Nature1.jpgA way in which many men can take the lead in their families has to do with intergeneration or shared living.  It has become necessary for many extended families to pool resources and cohabitate.  This means shared meals, shared responsibilities and many shared benefits of communal support and love.

The benefits will outweigh any liabilities in this life-style if each and every family member makes a few adjustments to their perspectives.  At the root of these changes is the attitude of entitlement.  Only when that one is addressed can individuals and families deal with the issues of space requirements, bathroom privileges and accumulation of “stuff.”  In fact, even families that are not considering intergenerational living might do well to consider the entitlement matter.

The feeling of being entitled in our country is huge.  I am not speaking of those who need government assistance in order to live, the so-called “Romney 47%.”  I’m thinking about people of all economic levels whose sensibilities are brittle when it comes to sharing space, time, and things.

When I grew up there were five people in a 960 square foot ranch house with no dining room, one bathroom and three bedrooms.  Dad fixed the cellar into a nice playroom so Mom could have a dedicated laundry area in the boiler room and we all could cozy up in knotty pine comfort.  Later he added on a 14×14 foot porch/family room and a deck.  Still, according to today’s standards that was not much space for a growing family.  But we made do and aside from the inconvenience of turning the living room into a dining space for big holidays with a folding table, life was just fine for us.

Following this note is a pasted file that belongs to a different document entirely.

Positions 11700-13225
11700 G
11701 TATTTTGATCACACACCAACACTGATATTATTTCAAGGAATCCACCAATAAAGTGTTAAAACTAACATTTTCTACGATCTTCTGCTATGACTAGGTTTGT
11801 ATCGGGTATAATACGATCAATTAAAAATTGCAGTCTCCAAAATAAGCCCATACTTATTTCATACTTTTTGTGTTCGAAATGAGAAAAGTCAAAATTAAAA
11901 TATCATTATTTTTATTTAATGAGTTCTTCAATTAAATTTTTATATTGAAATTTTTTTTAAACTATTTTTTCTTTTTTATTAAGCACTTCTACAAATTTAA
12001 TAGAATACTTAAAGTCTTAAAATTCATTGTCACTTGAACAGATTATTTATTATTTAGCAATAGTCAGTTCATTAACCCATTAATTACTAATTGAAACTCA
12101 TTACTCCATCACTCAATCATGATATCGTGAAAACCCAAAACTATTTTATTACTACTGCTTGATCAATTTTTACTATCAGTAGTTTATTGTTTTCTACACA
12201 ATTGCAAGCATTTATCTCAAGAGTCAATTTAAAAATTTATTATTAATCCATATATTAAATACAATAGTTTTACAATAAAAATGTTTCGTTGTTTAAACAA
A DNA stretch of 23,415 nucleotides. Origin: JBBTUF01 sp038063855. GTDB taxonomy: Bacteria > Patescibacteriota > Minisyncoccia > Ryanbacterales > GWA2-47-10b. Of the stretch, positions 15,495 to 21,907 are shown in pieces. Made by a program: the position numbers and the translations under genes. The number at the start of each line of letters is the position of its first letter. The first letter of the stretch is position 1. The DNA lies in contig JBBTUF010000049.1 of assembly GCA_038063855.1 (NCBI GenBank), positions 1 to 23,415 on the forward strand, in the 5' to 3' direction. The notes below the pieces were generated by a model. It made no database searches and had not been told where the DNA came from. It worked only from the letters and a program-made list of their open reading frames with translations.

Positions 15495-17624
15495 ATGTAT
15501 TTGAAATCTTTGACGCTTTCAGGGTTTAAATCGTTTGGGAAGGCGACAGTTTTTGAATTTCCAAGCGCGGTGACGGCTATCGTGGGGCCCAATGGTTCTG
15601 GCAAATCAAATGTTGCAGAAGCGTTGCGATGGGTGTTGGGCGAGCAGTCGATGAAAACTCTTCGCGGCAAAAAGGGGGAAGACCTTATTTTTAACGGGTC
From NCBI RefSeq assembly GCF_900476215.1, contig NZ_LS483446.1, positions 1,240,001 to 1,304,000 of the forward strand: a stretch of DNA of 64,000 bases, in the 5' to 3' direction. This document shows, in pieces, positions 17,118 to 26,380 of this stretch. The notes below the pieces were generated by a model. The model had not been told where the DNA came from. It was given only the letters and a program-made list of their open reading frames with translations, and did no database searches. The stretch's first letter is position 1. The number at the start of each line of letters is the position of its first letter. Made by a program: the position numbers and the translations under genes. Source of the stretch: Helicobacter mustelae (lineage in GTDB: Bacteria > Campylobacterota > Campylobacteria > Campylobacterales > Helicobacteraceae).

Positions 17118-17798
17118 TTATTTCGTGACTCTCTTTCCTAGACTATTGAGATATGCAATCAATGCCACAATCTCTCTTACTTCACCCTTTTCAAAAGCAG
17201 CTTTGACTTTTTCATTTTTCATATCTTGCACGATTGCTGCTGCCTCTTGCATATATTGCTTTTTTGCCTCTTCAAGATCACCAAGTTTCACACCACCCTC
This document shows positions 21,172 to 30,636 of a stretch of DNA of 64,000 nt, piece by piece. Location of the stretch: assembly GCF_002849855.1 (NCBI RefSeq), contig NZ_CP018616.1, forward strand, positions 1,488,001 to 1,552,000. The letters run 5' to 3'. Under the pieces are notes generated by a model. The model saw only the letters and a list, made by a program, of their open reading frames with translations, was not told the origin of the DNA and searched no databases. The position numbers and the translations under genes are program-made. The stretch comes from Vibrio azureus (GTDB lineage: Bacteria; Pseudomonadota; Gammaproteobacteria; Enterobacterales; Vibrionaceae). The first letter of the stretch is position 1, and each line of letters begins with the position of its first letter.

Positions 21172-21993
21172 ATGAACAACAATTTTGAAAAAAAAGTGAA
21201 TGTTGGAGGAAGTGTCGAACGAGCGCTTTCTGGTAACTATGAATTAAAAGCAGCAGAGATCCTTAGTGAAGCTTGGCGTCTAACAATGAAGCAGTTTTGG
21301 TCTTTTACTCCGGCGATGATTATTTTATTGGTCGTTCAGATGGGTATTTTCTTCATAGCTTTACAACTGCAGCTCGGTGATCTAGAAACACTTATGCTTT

So what’s with the sense of entitlement that I observe regarding living space?  I’m thinking of a local town that is now covered in “McMansions” on quarter-acre lots, owners having torn down perfectly good smaller homes because of the need for “space”, usually for families of 3 or 4.  Often filling this vast space are multiple pet animals (and not just gerbils!), lots of appliances and electronics, and mountains of plastic toys.  It’s little wonder that storage unit buildings have popped up everywhere to house the “extra” stuff “we might need in the future.”

When the freshman class at a major university was polled about having their own private bedroom at home, nearly all hands shot up.  Over 50% of them also had their own private bathrooms.  It looks like the grandchildren of the baby-boomer are doing quite well for themselves, living in a level of luxury only the very rich could afford 50 years ago.

The attitude of entitlement is the biggest obstacle in shared housing, yet it can be overcome.  From the youngest to the eldest, if we are going to band together for a more efficient economic existence, we’re going to have to let go of our entitlement.

What in your life are you reluctant to eliminate or let go of?  What of your “must haves” are really only nice options that you can live without?  What needs to happen in order for family members to share a bathroom or a bedroom?  When was the last time you purged your useless “stuff” and made space in your home and in your life?   Do you think there is a relationship between the attitude of entitlement with the way we live at home and the national debt?  Hopefully we’ll make the right choices…starting at home.

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